Life's Little Questions Offer Big Brain Benefits

What's your goal today? And does it fit into your life plan? If these questions leave you scratching your head, then your brain might be suffering in more ways than one.
In a recent study, older adults who had a strong sense of purpose in their lives were significantly less likely to develop Alzheimer's disease or cognitive impairment over the long haul.

The Purpose-Driven Life
What does having a purpose in life got to do with the price of eggs? Well, for one, it means that your actions and choices are guided by specific goals and desires. For another, it makes you more wired to look for meaning in personal events and experiences. And the piece de resistance of all this meaning-making? Researchers think it may help positively alter immune-system functioning in a way that benefits your heart and blood vessels. And that's good for your noggin.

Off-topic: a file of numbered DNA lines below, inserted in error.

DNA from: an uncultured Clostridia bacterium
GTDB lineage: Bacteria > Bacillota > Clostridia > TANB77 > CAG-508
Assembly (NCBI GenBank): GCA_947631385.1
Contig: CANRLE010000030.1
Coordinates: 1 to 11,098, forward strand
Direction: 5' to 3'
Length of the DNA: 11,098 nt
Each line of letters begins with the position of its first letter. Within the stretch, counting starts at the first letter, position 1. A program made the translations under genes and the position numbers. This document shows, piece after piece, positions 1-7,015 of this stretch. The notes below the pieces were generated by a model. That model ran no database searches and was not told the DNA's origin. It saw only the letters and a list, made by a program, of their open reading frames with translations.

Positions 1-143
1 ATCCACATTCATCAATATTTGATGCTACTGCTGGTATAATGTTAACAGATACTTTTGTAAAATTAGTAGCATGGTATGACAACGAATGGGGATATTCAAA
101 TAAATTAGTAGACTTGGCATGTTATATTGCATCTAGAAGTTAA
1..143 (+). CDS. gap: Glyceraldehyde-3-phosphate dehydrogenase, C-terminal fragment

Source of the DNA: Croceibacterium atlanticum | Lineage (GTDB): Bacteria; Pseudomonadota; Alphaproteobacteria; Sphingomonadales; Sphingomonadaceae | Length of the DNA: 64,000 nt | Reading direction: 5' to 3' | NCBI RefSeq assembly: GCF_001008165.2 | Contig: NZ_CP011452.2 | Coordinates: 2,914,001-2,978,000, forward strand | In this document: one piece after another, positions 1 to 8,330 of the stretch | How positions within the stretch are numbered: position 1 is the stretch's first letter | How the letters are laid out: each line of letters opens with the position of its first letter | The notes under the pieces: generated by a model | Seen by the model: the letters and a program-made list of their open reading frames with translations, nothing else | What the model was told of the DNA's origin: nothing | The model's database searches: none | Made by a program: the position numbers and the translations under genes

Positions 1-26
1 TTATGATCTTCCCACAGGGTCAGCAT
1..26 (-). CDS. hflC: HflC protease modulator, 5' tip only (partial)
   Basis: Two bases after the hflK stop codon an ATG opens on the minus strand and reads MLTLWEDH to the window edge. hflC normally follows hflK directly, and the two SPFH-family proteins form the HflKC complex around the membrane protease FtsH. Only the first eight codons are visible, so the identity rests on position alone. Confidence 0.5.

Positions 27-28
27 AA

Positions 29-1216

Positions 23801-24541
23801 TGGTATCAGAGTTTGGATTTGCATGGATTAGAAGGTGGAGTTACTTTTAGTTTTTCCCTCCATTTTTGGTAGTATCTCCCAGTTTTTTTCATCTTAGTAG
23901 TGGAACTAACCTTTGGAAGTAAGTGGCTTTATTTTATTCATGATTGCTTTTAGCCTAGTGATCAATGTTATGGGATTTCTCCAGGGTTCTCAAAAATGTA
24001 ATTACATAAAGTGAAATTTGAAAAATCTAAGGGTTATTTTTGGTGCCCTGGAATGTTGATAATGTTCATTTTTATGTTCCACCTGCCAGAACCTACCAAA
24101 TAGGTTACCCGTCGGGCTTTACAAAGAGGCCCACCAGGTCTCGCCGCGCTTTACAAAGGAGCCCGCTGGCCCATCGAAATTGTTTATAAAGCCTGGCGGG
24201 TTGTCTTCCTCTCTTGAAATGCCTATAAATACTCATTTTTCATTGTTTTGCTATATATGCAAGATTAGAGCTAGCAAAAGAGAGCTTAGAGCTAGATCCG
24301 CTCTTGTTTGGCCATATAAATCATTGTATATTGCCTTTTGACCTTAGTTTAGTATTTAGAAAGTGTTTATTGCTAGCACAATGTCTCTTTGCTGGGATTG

A Better Health Perspective
Lots of things can add purpose and meaning to your life, whether it's setting certain career goals, deciding to treat your body as a temple, choosing to be more in the moment in your everyday life, or striving to be a good parent, spouse, or friend. And in the recent study, orienting one's life around a personal philosophy or goal meant people were 2.4 times less likely to develop Alzheimer's disease. Mild cognitive impairment -- which is sometimes a precursor to Alzheimer's -- was less likely among purpose-driven folks, too.


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